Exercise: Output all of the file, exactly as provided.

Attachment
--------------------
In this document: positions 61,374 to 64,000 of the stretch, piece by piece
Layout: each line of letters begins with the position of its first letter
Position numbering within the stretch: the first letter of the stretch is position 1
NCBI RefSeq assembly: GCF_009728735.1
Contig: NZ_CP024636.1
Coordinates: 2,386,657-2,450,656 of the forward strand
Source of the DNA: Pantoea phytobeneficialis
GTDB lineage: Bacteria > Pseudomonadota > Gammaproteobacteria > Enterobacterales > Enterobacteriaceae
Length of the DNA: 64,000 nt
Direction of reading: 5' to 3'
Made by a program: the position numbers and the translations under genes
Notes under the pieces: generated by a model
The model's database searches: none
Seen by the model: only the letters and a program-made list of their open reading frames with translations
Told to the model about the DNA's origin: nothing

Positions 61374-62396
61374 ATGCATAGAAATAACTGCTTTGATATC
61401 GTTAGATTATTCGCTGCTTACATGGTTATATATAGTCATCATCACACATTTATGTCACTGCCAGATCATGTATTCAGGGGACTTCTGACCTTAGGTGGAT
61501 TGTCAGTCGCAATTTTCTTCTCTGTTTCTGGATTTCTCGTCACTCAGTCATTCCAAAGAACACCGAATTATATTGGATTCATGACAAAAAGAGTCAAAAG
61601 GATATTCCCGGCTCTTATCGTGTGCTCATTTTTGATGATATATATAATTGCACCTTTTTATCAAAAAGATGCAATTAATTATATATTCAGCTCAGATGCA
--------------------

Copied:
In this document: positions 61,374 to 64,000 of the stretch, piece by piece
Layout: each line of letters begins with the position of its first letter
Position numbering within the stretch: the first letter of the stretch is position 1
NCBI RefSeq assembly: GCF_009728735.1
Contig: NZ_CP024636.1
Coordinates: 2,386,657-2,450,656 of the forward strand
Source of the DNA: Pantoea phytobeneficialis
GTDB lineage: Bacteria > Pseudomonadota > Gammaproteobacteria > Enterobacterales > Enterobacteriaceae
Length of the DNA: 64,000 nt
Direction of reading: 5' to 3'
Made by a program: the position numbers and the translations under genes
Notes under the pieces: generated by a model
The model's database searches: none
Seen by the model: only the letters and a program-made list of their open reading frames with translations
Told to the model about the DNA's origin: nothing

Positions 61374-62396
61374 ATGCATAGAAATAACTGCTTTGATATC
61401 GTTAGATTATTCGCTGCTTACATGGTTATATATAGTCATCATCACACATTTATGTCACTGCCAGATCATGTATTCAGGGGACTTCTGACCTTAGGTGGAT
61501 TGTCAGTCGCAATTTTCTTCTCTGTTTCTGGATTTCTCGTCACTCAGTCATTCCAAAGAACACCGAATTATATTGGATTCATGACAAAAAGAGTCAAAAG
61601 GATATTCCCGGCTCTTATCGTGTGCTCATTTTTGATGATATATATAATTGCACCTTTTTATCAAAAAGATGCAATTAATTATATATTCAGCTCAGATGCA